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One of the things I absolutely love about digital marketing is the ever-changing face of things. Being kept on my toes and having to do a complete 180 at least once a month is a challenge I enjoy and thrive on.

One area which has piqued my interest recently is how technology is progressing at a rate that is going to completely annihilate everything we think we know about search over the next few years. We’re going to be fed into a new world of search with tech loaded clothing, tablets and Google following us everywhere we go! Continue Reading

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Britain’s last minute change, what you need to know and the Beeb’s ideal solution

Whether you’re a casual blogger, an online retailer or an SEO expert you won’t have failed to notice the sudden appearance of cookie related messages across many of the UK’s biggest websites. But what do they mean, what do you have to worry about and where do you even start? That’s what this post is all about – the cookie law. So let’s get on with it. Continue Reading

Rankings Comic

Many SEO companies out there will promise you the earth: number 1 spot on Google, top 10 rankings for all your keywords and enough resulting wealth to buy your own earth. But they’re missing the point – Google rankings aren’t everything. Why? Because Google only care about providing the most relevant search results for users.

Let’s say you’re a pizza restaurant ranking number 1 for pizza. That’s great – the company you’ve paid have done their job. But it doesn’t really matter – even if you’re getting hundreds more visits because of that ranking – because if most of those users clicking onto your site are actually looking for pizza takeaway, then all you’ll have achieved is a high bounce rate.

So what should you be looking for when making SEO relevant? Continue Reading

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Just in case you blinked and missed something, watch out for Google switching it up again!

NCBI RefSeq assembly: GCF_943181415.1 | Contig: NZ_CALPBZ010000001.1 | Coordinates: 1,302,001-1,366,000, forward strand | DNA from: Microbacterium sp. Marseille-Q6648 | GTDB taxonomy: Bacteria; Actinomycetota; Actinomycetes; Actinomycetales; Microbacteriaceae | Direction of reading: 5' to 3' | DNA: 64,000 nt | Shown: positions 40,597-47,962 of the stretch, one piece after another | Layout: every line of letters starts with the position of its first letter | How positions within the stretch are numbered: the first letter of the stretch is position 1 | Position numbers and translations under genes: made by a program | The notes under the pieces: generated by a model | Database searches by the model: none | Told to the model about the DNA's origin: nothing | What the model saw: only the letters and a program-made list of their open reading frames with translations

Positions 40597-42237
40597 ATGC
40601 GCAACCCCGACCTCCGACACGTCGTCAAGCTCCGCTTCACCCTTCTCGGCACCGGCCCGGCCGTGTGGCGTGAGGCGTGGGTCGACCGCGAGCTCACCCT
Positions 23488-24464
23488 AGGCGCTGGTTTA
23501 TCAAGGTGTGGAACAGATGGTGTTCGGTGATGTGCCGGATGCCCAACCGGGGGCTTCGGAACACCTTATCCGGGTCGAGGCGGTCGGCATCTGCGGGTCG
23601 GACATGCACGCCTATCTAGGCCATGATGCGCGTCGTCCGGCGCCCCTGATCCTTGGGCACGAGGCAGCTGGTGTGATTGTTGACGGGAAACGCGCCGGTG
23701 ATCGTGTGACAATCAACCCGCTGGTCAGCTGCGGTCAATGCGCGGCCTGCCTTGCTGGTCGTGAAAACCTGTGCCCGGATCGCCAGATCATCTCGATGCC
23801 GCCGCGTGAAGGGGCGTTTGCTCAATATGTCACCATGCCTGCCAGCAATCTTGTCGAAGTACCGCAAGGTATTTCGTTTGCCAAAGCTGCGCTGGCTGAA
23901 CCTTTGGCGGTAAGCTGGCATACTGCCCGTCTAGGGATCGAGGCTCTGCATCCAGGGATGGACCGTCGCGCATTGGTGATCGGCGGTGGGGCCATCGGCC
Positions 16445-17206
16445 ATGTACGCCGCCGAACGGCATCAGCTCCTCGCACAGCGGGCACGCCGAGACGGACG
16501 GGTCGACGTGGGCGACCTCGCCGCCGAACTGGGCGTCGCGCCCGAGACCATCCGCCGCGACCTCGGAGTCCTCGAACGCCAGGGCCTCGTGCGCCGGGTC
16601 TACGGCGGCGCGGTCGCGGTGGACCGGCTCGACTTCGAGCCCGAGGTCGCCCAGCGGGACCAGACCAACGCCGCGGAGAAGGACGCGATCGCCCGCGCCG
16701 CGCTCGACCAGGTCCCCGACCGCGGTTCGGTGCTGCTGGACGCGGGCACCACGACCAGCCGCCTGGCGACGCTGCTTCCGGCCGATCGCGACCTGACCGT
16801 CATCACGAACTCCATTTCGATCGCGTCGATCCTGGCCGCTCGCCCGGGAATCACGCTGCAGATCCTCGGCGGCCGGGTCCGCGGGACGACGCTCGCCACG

Its an exciting time in search as you are never 100% sure how the search results will be presented and what new surprises might be in there.

The introduction of the Knowledge Graph is an extension of Google’s efforts to provide the best search experience and pre-empt the result you want.

Yup, its mind reading spookiness! Well not quite but it could seem like that when you start getting answers to questions you didn’t even ask yet. Continue Reading

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Google have always rolled out regular algorithm updates from tiny little ones you’d never notice to big meaty ones that shake things up big time. In recent months the pace of change and rate of updates has been a game changer with updates so varied and frequent they seem to be tripping over each other at times. But what does this actually mean in real terms? Continue Reading

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We have talked about Rich Snippets on the Strategy blog once before – but what we didn’t tell you is how to do it. Schema.org is the answer to that question.

Currently, there are many ways of creating websites and implementing your content within them. But not all of the current ways are easily read by the search engines. This is where schema comes in. Schema tags are all about helping users find the right websites. And if your site has these schema tags, it makes it easier for the search engines to know why yours is that right website. Continue Reading

First Computer Mouse

Contrary to some people’s belief that we would all be controlling computers purely with our minds by 2012, the way we interact with our computers has not changed all that much since the inception of the mouse. Online we click away, sometimes thousands of times a day, to the point that it becomes second nature. In fact, buttons have become an integral part of how we interact online. Continue Reading

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Rich snippets attribute extra information to a search result to provide the searcher with a further insight into what the link may contain.

This could be information about the track listing on an album, for instance, or the star rating of your favourite restaurant. The good news, and there only really is good news, is that they give the searcher a more informed choice before they have clicked a link. Continue Reading

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Around the middle of Janurary, Google rolled out “Search Plus Your World” (hereon called SPYW), which means that logged-in users will get their organic search results augmented with socially shared content and markup, ostensibly from Google+. Danny Sullivan already wrote up two pieces about that (“Google’s Results Get More Personal”:http://searchengineland.com/googles-results-get-more-personal-with-search-plus-your-world-107285 & “Real-Life Examples of How Search Plus Pushes Google+ Over Relevancy”:http://searchengineland.com/examples-google-search-plus-drive-facebook-twitter-crazy-107554), which cover the changes brilliantly, so I suggest reading those, before carrying on. Continue Reading